• Re:Just installed (Score:5, Informative)

    by Lussarn (105276) on Sunday March 25, 2012 @04:13AM (#39464719)

    I just this weekend dropped my homebuilt system I have been using for over 10 years, have not seen anything which has ALL the features I want before. I'm very impressed by this piece of software. Scales really well to big collections, nice fast "GF proof" UI and pretty stable. HD Audio (DTS-HDMA, TrueHD) is still missing in the Linux version which is a bummer but I can live without that and start from the CLI when I need the full experience, don't happen that often. The scraper (matching movies to get actors, descriptions and so on) works really well and altough some cleaning up was needed it didn't take too long. There are cheap iPhone and android apps to browse and start movies, also without using the phone as a remote, and more as a browser. Using as remote pretty much sucks on a touchscreen since you can't feel the buttons. I'm very glad I tried this and hope it will be a keeper for years to come. Now of to install the new version since I installed the RC yesterday.

  • by Gaygirlie (1657131) <gaygirlieNO@SPAMhotmail.com> on Sunday March 25, 2012 @05:01AM (#39464815) Homepage

    https://en.wikipedia.org/wiki/XBMC#Video_player_cores

    Video player cores

    XBMC uses two different multimedia video player 'cores' for video-playback. The first video-player 'core' for video-playback is an in-house developed cross-platform media player, "DVDPlayer", originally designed to play back DVD-Video movies, and this includes support native for DVD-menus, (based on the free open source libraries code libdvdcss and libdvdnav). This FFmpeg based video-player 'core' today supports all widespread mainstream formats. One relatively unusual feature of this DVD-player core is the capability to on-the-fly pause and play DVD-Video movies that are stored in ISO and IMG DVD-images or DVD-Video (IFO/VOB/BUP) images (even directly from uncompressed RAR and ZIP archives), from either local harddrive storage or network-share storage.[2][13][16]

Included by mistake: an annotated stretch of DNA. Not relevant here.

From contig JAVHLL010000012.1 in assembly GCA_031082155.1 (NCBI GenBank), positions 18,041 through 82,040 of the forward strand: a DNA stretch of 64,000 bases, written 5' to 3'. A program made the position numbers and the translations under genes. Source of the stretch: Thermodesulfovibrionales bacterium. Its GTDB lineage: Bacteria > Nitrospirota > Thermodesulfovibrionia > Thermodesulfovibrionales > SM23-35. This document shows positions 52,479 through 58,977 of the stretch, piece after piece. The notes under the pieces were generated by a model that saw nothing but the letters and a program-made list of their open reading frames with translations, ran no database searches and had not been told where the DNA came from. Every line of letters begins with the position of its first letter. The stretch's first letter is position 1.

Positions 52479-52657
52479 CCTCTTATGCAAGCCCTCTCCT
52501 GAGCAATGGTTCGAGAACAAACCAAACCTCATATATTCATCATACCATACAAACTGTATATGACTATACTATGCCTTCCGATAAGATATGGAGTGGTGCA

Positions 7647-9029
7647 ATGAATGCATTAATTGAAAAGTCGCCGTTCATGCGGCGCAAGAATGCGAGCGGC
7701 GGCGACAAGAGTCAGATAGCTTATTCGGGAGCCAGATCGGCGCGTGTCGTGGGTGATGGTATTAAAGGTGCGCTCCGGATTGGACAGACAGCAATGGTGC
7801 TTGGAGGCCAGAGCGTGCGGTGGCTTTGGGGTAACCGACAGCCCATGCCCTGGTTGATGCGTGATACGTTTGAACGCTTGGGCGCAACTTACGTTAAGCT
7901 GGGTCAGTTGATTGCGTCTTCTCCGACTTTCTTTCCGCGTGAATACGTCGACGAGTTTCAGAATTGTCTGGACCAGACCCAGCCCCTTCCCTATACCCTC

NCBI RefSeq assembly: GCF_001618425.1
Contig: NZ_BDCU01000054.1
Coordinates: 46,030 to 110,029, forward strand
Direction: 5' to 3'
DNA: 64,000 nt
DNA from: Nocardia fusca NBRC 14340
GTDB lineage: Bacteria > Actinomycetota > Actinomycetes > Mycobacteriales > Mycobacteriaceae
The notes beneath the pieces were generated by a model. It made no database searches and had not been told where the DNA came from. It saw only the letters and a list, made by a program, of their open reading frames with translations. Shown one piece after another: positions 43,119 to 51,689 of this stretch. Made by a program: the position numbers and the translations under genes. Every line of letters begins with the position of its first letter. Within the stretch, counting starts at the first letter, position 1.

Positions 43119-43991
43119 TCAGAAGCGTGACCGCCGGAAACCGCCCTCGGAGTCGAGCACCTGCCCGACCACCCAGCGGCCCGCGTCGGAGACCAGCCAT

The second video-player 'core' for video-playback in XBMC is another in-house developed open source player, "DSPlayer", which today is only used as an experimental video player in a Git development branch of XBMC for Windows and not in any other versions of XBMC. This "DSPlayer" is a Direct Show based media player which with the help of FFmpeg can play practically all common media formats and in addition also make XBMC for Windows handle all formats and containers normally supported in Windows with the help of third-party proprietary Direct Show filters installed on the system.[58]

    So, no, it does not use Mplayer.

  • Most of those codecs like X264? ILLEGAL in any country that signed Berne, all that? Is patented.

    I thought Berne was about copyrights, not patents.

    ALL the major formats ARE PATENTED

    True, but all patents essential to VP8 are licensed permissively.

    Mark my words the next version of H.26x WILL have DRM support

    I thought digital restrictions management was a feature of a container, not a codec. For example, CSS is part of the DVD container, which is based on the MPEG-2 container, and doesn't touch the codec at all. The closest thing to DRM in a codec is BD+, which warps parts of the frame to make them friendlier to the underlying codec (and can disable unwarping in an environment that appears not to conform to the system's C&R rules), and I haven't seen anything other than Blu-ray that implements anything remotely like BD+.

  • Re:Just installed (Score:5, Informative)

    by Stalks (802193) * on Sunday March 25, 2012 @11:51AM (#39466447)

    Runs real smooth on an Intel Atom based system (Acer Revo R3600 & R3700). Can't get much more under powered than that.

    I think the trick is to use a graphics card that can offload the video playback.